Former "Girls Next Door" star Holly Madison is due to give birth to her first child - a daughter - on March 5, but she's already thinking about what she'll do after the birth.
Specifically, what she's planning to do with the afterbirth - otherwise known as the placenta.
"This might sound gross, but I'm totally planning on having my placenta turned into pills I can take after giving birth," she wrote on her blog on Feb. 27. "I heard it helps women recover faster and I want to recover as quickly as I can!"
There's nothing technically wrong with eating the placenta - plenty of women and mammals do it - but it's still considered a bit taboo in today's society. That said, there are still plenty of celebrities who have either consumed their placenta or recommend it to others.
January Jones made waves about this time last year when she admitted to eating her placenta after giving birth to son Xander.
"Your placenta gets dehydrated and made into vitamins," she told People last year. "It's something I was very hesitant about, but we're the only mammals who don't ingest our own placentas."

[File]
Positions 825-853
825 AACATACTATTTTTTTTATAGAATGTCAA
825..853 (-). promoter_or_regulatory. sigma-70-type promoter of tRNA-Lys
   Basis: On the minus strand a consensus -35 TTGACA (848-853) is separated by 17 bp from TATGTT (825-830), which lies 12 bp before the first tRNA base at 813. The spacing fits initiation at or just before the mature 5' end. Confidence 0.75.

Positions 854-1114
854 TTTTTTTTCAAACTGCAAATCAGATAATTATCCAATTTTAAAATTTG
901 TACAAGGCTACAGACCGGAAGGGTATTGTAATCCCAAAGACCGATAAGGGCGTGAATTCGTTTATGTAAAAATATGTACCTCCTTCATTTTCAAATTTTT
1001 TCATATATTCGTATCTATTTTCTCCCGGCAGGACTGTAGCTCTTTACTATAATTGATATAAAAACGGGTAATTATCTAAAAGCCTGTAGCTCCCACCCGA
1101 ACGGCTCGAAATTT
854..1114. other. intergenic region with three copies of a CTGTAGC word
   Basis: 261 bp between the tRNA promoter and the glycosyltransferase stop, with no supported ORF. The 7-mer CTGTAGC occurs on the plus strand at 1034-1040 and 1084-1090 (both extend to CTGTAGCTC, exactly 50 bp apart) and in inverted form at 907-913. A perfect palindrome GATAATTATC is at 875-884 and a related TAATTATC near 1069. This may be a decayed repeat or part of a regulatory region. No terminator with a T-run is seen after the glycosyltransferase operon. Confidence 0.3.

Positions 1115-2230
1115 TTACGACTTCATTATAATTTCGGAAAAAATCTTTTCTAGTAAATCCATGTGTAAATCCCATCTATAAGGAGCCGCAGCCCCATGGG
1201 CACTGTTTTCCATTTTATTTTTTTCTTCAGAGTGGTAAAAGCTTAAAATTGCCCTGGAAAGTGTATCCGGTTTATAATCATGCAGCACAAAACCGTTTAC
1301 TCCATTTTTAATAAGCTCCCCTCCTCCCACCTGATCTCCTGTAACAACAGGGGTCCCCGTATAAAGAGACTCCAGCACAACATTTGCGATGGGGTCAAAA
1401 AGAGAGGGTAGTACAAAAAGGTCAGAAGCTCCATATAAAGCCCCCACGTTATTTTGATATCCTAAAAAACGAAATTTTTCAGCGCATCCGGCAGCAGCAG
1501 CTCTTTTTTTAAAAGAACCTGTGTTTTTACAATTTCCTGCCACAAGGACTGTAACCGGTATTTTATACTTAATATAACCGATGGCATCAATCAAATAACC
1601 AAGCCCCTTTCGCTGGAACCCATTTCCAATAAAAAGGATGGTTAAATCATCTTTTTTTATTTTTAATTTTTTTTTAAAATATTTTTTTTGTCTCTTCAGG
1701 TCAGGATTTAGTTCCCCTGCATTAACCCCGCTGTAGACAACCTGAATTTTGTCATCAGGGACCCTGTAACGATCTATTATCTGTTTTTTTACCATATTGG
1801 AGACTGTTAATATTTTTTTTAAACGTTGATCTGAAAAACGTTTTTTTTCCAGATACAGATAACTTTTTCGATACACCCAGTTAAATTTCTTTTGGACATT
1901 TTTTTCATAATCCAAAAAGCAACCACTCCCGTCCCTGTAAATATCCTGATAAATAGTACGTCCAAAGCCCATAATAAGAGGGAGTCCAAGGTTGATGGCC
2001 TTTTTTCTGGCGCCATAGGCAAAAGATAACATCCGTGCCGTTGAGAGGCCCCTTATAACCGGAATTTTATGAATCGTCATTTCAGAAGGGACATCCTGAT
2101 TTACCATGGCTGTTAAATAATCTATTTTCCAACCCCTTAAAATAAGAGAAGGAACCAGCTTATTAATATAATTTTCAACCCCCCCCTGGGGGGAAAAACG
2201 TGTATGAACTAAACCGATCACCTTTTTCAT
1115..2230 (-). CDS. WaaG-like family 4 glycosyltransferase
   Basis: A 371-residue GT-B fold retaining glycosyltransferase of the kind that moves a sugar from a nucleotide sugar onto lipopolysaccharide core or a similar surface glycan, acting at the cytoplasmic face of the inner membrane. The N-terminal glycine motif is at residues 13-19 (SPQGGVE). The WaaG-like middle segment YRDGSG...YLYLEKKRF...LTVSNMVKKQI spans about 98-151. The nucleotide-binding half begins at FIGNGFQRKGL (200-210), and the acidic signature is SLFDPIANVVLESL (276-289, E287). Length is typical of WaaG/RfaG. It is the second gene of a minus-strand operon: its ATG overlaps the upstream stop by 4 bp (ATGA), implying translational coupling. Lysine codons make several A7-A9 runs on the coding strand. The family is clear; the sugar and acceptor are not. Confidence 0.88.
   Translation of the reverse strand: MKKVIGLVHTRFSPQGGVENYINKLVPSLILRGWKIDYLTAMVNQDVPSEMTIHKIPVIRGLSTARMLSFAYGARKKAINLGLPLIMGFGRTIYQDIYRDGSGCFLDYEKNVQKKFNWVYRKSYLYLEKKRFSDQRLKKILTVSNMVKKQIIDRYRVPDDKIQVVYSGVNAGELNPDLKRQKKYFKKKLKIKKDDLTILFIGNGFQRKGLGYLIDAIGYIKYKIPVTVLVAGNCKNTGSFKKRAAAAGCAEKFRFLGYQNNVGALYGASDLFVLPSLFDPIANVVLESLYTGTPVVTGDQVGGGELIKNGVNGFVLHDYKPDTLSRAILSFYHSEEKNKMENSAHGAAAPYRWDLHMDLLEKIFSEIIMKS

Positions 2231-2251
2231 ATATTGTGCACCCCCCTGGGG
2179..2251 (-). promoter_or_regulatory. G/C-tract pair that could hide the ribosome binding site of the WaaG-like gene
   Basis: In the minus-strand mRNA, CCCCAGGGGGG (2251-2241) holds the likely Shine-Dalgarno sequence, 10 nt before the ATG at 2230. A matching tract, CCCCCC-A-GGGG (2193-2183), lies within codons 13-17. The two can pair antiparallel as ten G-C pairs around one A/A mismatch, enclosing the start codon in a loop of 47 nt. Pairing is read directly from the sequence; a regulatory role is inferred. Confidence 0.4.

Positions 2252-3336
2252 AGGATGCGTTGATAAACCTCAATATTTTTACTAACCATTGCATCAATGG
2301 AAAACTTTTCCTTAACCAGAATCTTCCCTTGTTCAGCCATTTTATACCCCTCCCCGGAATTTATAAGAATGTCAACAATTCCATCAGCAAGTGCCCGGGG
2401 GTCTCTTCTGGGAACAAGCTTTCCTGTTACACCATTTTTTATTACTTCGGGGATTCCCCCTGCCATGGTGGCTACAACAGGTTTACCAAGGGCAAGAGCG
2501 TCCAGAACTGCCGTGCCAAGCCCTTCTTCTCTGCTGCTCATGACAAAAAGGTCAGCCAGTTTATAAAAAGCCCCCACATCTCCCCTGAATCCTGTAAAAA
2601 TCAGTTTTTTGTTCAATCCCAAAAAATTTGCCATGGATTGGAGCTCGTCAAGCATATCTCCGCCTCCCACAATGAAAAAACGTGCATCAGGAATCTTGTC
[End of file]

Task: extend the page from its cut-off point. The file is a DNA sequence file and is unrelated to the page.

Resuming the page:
The "Mad Men" star is still glad she consumed the placenta, but she does regret telling people about it.
"It's a very civilized thing that can help women with depression or fatigue," she told Glamour UK in a recent interview. "I was never depressed or sad or down after the baby was born, so I'd highly suggest it to any pregnant woman."
It was Tom Cruise who planned to eat the placenta when he and ex-wife Katie Homles' daughter, Suri, was born in 2006.
"I'm gonna eat the placenta. I thought that would be good. Very nutritious," he reportedly said at the time. "I'm gonna eat the cord and the placenta right there."
No word if he actually went through with it.
"The X Factor" judge Simon Cowell isn't about to eat a placenta, but he will put a sheep's placenta on his face.
His facialist, Linda at the Beverly Hills Lancer dermatology clinic, told the U.K. show "Lorraine" that the reality star gets them to ward off wrinkles.
"He loves it," she said.
Well, good for him?
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